|About the Book|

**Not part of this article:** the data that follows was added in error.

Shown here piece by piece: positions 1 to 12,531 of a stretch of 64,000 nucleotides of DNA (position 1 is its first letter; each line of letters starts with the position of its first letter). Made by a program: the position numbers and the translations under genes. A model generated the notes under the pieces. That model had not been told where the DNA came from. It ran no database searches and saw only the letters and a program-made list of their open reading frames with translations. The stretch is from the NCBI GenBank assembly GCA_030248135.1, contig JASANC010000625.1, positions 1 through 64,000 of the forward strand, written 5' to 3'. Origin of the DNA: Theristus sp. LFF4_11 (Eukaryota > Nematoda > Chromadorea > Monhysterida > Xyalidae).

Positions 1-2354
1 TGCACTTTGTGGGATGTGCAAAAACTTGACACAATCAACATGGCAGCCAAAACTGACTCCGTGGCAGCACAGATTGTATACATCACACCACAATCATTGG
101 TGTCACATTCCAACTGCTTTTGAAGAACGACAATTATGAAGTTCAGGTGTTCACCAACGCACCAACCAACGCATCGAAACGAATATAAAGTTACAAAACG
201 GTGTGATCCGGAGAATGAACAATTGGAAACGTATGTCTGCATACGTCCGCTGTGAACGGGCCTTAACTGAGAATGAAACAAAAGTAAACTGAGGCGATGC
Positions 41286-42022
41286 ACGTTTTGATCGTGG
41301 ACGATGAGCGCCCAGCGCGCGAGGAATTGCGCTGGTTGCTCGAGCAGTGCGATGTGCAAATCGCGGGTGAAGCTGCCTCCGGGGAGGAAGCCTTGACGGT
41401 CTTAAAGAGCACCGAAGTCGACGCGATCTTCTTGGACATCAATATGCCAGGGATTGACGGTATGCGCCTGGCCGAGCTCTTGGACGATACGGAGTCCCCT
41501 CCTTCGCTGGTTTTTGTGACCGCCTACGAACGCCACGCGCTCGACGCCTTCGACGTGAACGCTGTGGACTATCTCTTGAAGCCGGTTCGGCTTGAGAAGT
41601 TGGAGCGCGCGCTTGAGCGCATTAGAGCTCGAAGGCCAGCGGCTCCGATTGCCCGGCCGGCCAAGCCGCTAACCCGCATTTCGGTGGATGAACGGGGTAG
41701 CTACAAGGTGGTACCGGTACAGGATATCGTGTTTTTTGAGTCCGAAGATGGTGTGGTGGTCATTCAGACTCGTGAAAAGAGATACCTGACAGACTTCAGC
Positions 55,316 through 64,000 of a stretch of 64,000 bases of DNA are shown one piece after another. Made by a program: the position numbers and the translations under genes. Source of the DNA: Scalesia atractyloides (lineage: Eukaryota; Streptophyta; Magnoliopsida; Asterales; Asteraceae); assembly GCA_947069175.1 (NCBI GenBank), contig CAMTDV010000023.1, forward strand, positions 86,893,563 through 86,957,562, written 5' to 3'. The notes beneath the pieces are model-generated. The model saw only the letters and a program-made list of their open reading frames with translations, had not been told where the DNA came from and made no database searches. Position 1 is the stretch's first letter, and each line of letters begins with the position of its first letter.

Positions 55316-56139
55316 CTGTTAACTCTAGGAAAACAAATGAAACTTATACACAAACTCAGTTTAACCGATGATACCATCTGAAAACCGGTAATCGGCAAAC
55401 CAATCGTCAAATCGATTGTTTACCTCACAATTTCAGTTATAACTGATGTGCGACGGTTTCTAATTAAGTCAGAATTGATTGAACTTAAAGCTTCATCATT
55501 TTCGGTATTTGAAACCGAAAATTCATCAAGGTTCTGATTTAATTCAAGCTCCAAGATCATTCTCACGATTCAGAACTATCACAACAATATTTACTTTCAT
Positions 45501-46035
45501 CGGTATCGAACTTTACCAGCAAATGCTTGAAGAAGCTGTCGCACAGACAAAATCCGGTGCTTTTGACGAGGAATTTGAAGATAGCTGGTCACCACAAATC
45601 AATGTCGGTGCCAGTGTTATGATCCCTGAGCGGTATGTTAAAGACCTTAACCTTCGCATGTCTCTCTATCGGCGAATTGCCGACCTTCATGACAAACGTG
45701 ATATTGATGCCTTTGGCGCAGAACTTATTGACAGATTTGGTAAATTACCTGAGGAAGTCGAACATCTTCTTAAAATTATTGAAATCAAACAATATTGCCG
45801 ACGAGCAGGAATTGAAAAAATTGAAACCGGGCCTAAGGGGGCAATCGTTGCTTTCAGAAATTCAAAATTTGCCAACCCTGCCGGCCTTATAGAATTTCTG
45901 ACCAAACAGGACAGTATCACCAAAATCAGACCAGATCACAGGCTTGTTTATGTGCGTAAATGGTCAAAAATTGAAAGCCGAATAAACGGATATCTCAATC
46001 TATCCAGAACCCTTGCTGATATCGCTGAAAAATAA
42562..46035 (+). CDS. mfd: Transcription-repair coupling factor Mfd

Since the elections of 1994 and the return of divided government, we are once again hearing a lot of complaints about government gridlock. Here, political scientists David Brady and Craig Volden demonstrate that gridlock is not a product of divided government, party politics, or any of the usual scapegoats. It is, instead, an instrumental part of American government—built into our institutions and sustained by leaders acting rationally not only to achieve set goals but to thwart foolish inadvertencies.Looking at key legislative issues from the Reagan, Bush, and Clinton administrations, the authors clearly and carefully analyze important crux points in lawmaking: the swing votes, the veto, the filibuster. They show that when it comes to government gridlock, it doesn’t matter who’s in the White House or who’s in control of Congress- it’s as American as apple pie, and its results may ultimately be as sweet in ensuring system stability and democracy.